Anonymous Coward | more than 7 years ago | (#19776643)

Actually, the GNAA has accomplished a lot. Like first post on Slashdot! :)

The captcha is "specify."

Re:HAHA (4, Insightful)

Ungrounded Lightning (62228) | more than 7 years ago | (#19776639)

Imagine if Apple tried to copy the Xbox like they copied the Microsoft's smart phones. Their Apple hardware would be ripped off! Idiots.

You mean like how IBM's opening of the PC just as Apple closed theirs (with Lisa and the initial Mac)? And laughed all the way to the bank as the PC took over the world - with IBM selling "true blue" desktop hardware into the business market for years while the clones became the standard for home users.

Yeah, what Idiots. B-)

Re:HAHA (1)

bigstrat2003 (1058574) | more than 7 years ago | (#19776739)

I may be misunderstanding someone here, but I believe the GP was calling Apple idiots for having closed hardware, whereas you're showing how IBM's open hardware made them a success. I'm not sure how these two mesh, especially considering how "Apple" and "open" are basically antonyms. Am I misunderstanding someone here? Please enlighten me if so.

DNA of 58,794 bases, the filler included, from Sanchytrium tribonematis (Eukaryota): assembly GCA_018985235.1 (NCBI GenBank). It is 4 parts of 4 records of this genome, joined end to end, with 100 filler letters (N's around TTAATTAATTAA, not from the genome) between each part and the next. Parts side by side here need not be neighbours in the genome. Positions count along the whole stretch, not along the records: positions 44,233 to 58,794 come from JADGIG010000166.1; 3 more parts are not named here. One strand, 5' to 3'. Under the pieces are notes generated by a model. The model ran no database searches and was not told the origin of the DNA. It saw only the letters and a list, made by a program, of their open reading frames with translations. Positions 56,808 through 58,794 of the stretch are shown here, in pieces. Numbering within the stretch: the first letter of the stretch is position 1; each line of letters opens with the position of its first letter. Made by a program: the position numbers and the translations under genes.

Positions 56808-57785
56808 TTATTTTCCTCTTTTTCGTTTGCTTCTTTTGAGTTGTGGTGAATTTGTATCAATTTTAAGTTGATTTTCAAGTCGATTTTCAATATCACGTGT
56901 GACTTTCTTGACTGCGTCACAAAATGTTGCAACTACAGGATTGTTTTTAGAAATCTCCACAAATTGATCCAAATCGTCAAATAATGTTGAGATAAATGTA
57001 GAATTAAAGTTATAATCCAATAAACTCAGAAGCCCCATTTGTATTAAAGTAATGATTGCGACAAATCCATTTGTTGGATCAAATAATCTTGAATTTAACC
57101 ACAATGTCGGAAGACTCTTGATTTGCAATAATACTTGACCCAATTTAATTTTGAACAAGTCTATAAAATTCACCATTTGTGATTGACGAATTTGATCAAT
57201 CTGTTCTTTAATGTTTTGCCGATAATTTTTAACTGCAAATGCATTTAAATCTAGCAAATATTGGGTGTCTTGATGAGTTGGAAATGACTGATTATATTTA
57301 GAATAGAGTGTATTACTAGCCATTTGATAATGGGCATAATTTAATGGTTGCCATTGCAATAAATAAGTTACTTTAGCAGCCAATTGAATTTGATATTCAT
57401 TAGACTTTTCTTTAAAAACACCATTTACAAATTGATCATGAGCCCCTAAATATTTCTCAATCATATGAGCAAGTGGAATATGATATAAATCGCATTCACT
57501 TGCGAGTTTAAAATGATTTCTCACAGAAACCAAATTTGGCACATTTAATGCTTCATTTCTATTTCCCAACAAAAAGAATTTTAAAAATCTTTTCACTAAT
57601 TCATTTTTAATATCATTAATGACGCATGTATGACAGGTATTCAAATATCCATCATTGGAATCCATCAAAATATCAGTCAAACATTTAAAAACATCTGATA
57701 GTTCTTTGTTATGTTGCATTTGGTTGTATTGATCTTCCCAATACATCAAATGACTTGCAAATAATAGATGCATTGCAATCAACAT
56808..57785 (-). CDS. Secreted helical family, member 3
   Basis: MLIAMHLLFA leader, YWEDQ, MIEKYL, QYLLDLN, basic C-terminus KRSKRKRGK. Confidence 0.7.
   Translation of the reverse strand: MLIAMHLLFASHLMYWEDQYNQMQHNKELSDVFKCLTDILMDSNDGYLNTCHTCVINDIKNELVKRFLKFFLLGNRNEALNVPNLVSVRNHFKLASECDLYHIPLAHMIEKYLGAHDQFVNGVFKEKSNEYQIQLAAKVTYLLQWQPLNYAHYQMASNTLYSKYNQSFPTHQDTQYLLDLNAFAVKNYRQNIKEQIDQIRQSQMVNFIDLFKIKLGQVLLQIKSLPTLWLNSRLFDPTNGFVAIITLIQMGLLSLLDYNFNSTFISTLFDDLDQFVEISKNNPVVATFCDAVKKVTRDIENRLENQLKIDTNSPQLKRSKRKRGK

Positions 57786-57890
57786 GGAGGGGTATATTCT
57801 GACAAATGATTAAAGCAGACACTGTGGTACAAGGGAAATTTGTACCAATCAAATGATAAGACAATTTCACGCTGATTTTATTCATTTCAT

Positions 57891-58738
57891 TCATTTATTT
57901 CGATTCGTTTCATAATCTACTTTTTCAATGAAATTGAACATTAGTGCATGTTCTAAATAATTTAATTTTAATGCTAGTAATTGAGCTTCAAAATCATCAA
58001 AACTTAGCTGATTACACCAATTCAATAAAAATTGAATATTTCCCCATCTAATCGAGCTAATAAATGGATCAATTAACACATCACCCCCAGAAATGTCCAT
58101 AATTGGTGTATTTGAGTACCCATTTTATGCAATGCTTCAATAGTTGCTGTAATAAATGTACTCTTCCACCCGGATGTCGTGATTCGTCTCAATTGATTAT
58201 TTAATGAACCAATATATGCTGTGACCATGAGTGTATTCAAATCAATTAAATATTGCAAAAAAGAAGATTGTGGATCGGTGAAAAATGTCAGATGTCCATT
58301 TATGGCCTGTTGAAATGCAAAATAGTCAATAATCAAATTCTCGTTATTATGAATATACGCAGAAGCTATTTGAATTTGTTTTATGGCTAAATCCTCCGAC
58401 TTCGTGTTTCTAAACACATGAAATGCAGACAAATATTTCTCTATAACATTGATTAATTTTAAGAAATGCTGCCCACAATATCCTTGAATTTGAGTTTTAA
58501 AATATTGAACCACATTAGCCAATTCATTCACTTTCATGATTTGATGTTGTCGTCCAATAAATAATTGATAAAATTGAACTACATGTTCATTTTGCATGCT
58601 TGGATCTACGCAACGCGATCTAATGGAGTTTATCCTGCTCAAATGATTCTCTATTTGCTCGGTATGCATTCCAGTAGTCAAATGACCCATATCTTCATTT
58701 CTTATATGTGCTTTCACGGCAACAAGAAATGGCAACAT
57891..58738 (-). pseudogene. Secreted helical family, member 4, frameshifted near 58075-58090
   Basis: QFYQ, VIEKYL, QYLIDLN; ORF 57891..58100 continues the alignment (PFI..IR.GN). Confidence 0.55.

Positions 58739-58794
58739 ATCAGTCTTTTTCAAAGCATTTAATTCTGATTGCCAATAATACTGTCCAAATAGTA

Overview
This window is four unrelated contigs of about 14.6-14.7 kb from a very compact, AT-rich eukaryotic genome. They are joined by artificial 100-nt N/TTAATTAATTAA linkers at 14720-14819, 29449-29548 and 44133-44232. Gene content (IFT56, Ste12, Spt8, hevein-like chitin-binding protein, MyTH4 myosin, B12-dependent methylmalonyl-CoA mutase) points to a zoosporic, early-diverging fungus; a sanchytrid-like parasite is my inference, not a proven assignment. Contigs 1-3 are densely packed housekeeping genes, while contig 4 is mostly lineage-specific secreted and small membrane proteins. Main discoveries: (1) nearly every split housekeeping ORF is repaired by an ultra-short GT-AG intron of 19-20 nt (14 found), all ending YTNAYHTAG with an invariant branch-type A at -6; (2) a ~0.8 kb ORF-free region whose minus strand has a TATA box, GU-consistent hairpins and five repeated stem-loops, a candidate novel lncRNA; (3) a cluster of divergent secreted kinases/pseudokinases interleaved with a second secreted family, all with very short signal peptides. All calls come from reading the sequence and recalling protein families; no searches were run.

Re:HAHA (0)

Anonymous Coward | more than 7 years ago | (#19776741)

Ungrounded Lightning, you are the true idiot! IBM lost millions to manufacturers like Compaq because the clones were better machines. IBM was stupid enough not to lock down their hardware from reverse engineering (giving a lot specs away). Then they couldn't even complete with companies like Compaq who built faster and had more storage! Another bad business decision by IBM!

The captcha is "offing."

P.S. GNAA owns! - TrollaxorClone

Re:HAHA (0)

Anonymous Coward | more than 7 years ago | (#19776923)

"IBM was stupid enough not to lock down their hardware"

You mean like:

"Compuserve/AOL was stupid enough not to lock down the Internet".
"Victor was stupid enough not to lock down VHS". (Like Betamax did)
"Mozaic was stupid enough not to lock down the browser code".
"Linus was stupid enough not to lock down Linux". (like Minux did) ...

Perhaps you do not know why open standards become a success.

Competing with an open standard is hard in the long run.

Actually, IBM is still doing ok compared to Compaq/DEC/HP.

Re:HAHA (0)

Anonymous Coward | more than 7 years ago | (#19777079)

Competing with an open standard is hard in the long run.

I dunno, MS seems to be doing ok.

About "IBM"... (1)

larzluv (518884) | more than 7 years ago | (#19777465)

The clones came because IBM designed - by choice, but not really considering the concept of a "clone" - the IBM "Personal Computer" around cheap, off-the-shelf parts. The BIOS was simple, and (relatively) easy to re-engineer. As far as the "reverse engineering" part: any decent electronics enthusiast with an oscilloscope could have done so. ("Off the shelf parts...")

They didn't create an "open" system, in terms of planning-/allowing-for compatibles. They actually only copied Apple's ][ regard to the slotted design. It was an obvious way to allow for an upgradable system, which had many perceived positive aspects for recurring business and loyalties of their purchasers.